After heater material layer 240 is deposited/heater 106 is formed (steps 204/206, respectively), the filler material can be removed by RIE, isotropic plasma etching or wet chemical etching with DHF to reveal the recess beneath heater 106 that defines air gap 105. Isotropic plasma etching and wet chemical etching with DHF will not affect the materials of heater 106/dielectric layer 104.

With either method, air gap 105 is formed having length 105 b that is less than length 106 b of heater 106 (to provide a support for heater 106 over air gap 105), and width 105 c that is greater than width 106 c of heater 106. See, for example, top-down view 208 a of step 208. As will be described, for example, in conjunction with the description of step 210, below, width 105 c is preferably only slightly larger than width 106 c to prevent isolation layer material from being deposited in the air gap.

In step 210, isolation layer 108 is deposited over the side of dielectric layer 104 opposite device layer 102, so as to cover heater 106. According to an exemplary embodiment, isolation layer 108 includes one or more of amorphous hydrogenated silicon carbonitride, a low temperature oxide, SiN and amorphous silicon (as described above) and is deposited on dielectric layer 104 using, e.g., LPCVD or PECVD. As will be described below, according to one exemplary embodiment, a nonconformal deposition CVD technique, such as PECVD, is used to prevent isolation layer material from being deposited into the air gap. As shown in step 210, isolation layer 108 takes on the topography of heater 106 on dielectric layer 104/over air gap 105.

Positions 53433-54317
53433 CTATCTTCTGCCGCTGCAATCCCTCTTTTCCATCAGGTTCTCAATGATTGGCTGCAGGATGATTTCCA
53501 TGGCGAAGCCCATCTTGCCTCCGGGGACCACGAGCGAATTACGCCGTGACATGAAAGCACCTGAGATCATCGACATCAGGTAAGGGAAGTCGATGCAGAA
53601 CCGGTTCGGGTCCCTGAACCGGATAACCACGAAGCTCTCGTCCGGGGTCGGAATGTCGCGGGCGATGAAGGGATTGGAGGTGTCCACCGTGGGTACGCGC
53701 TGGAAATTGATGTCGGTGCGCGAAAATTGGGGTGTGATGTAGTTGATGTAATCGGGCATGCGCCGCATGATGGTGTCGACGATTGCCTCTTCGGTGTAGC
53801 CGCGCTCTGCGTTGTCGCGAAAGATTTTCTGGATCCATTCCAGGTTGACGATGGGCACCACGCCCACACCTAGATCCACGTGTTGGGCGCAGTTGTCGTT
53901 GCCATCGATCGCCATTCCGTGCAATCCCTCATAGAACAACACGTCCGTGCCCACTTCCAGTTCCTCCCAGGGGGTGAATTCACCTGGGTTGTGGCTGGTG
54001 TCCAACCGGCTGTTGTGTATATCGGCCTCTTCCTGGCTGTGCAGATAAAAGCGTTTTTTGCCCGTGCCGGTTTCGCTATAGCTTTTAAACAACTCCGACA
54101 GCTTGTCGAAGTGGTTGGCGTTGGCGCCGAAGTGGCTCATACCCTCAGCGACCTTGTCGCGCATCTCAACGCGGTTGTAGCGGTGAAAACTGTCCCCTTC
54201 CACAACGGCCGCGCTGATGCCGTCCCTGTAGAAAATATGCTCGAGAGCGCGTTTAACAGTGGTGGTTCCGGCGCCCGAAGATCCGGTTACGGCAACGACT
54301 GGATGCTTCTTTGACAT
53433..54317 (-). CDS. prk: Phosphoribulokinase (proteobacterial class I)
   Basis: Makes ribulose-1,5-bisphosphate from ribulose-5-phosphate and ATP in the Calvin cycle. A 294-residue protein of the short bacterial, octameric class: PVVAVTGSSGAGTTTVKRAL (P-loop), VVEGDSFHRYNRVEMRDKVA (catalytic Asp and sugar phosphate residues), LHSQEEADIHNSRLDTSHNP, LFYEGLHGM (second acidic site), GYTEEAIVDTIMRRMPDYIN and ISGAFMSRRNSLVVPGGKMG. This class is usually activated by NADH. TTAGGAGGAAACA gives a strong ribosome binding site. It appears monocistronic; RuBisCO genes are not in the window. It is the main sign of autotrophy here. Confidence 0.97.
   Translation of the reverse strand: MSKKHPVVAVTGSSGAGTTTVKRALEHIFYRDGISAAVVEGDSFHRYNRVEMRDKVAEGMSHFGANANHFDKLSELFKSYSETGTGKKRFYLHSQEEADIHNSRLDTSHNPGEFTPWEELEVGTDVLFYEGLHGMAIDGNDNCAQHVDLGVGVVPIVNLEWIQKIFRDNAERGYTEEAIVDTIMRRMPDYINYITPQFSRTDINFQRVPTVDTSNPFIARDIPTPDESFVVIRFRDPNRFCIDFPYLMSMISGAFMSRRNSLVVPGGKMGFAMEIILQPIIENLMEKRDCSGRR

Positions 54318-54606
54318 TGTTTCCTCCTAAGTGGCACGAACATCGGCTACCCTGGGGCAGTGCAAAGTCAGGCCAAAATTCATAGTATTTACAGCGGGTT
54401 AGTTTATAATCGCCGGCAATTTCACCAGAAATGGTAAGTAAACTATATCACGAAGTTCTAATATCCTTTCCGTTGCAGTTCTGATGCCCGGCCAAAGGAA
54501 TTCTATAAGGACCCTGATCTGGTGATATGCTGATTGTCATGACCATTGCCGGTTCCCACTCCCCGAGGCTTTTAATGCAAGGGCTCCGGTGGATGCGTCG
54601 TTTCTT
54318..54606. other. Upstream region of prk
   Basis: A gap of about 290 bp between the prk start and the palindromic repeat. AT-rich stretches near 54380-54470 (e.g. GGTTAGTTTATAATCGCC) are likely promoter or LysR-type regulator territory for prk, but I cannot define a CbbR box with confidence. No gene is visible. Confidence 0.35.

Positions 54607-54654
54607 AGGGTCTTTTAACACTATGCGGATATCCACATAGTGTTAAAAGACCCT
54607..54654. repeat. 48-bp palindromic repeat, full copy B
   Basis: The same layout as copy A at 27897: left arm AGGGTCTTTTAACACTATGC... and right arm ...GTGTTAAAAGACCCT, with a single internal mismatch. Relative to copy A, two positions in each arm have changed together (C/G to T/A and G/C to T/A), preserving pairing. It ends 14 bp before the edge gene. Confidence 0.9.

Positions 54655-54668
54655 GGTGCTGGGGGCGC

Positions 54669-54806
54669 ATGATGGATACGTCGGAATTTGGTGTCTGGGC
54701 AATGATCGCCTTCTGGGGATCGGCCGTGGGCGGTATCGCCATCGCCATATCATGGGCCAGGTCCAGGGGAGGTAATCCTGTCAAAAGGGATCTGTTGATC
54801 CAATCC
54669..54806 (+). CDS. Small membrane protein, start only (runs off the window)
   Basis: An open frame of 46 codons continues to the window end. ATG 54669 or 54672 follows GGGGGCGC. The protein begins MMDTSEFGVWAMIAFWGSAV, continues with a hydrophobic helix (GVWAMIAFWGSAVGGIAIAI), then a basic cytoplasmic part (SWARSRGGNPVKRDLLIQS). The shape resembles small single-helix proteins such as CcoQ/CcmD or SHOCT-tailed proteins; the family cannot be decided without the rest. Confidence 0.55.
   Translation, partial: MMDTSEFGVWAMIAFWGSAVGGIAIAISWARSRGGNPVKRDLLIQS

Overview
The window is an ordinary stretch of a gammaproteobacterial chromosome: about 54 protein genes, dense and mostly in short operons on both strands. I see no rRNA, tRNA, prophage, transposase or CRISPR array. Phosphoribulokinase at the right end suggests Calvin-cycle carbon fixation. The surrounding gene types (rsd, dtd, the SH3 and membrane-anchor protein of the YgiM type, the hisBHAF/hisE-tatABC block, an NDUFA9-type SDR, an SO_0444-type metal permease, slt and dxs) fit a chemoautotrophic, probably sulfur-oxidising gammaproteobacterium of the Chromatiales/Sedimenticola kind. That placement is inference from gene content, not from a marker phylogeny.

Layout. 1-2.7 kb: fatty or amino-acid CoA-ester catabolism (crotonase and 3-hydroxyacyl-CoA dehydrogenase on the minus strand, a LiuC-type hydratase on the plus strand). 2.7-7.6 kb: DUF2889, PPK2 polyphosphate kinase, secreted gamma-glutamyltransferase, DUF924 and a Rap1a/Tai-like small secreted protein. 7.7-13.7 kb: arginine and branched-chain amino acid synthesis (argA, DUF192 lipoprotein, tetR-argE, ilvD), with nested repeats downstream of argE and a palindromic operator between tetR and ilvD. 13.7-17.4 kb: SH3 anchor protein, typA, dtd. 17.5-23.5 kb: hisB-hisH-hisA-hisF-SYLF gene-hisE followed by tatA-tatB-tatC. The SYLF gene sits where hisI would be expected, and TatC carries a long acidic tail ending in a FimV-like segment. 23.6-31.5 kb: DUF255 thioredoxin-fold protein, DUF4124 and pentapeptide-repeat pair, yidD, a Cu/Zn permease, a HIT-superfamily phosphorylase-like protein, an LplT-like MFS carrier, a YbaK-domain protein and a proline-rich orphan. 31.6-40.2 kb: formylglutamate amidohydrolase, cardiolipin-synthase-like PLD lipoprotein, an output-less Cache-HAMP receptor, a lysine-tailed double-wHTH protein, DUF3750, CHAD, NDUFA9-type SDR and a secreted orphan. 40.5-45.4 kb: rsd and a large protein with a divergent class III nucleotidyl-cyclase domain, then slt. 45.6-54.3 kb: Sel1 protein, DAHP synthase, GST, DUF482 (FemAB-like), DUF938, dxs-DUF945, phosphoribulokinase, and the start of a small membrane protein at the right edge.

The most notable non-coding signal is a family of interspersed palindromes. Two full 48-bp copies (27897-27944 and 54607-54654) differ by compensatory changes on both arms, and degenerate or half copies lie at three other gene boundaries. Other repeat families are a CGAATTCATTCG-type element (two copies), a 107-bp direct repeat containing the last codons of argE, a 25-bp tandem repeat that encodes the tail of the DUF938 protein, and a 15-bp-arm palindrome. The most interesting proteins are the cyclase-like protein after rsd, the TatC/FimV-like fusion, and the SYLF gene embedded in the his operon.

As described, for example, in conjunction with the description of step 208, above, air gap 105 has a width 105 c that is greater than width 106 c of heater 106. It is preferred, however, that width 105 c of air gap 105 is only slightly larger than width 106 c of heater 106, e.g., width 105 c exceeds width 106 c by, at most, amounts 107 d and 107 e (which may, or may not, be the same as one another), wherein 107 d and 107 e are each less than or equal to about 500 nm, e.g., less than or equal to about 300 nm. See, for example, top-down view 208 a of step 208. Minimizing the amount by which the width of the air gap exceeds the width of the heater can help to limit the amount of isolation layer material that gets deposited into the air gap in step 210. Additionally, a nonconformal deposition technique, such as PECVD, can be used to further limit the amount of isolation layer material that gets deposited into the air gap in this step. Any amount of isolation material that inadvertently gets deposited into the air gap will, in any case, not be present beneath the heater, thus preserving the air gap beneath the heater.

According to the above exemplary procedures, air gap 105 will include ambient air captured beneath heater 106 by isolation layer 108. The composition of air gap 105 may, however, change over time as gasses diffuse into and/or out of air gap 105 through the various materials of the device. This exchange of gasses will not affect the function of air gap 105 as a heat insulator/diffusion barrier.

In step 212, vias 242 and 244 are formed through a portion of isolation layer 108. According to an exemplary embodiment, vias 242 and 244 are formed using photolithography, wherein a photoresist is first deposited on isolation layer 108, masked and patterned with each of the vias. RIE is then used to form vias 242 and 244, with heater 106 acting as an etch stop.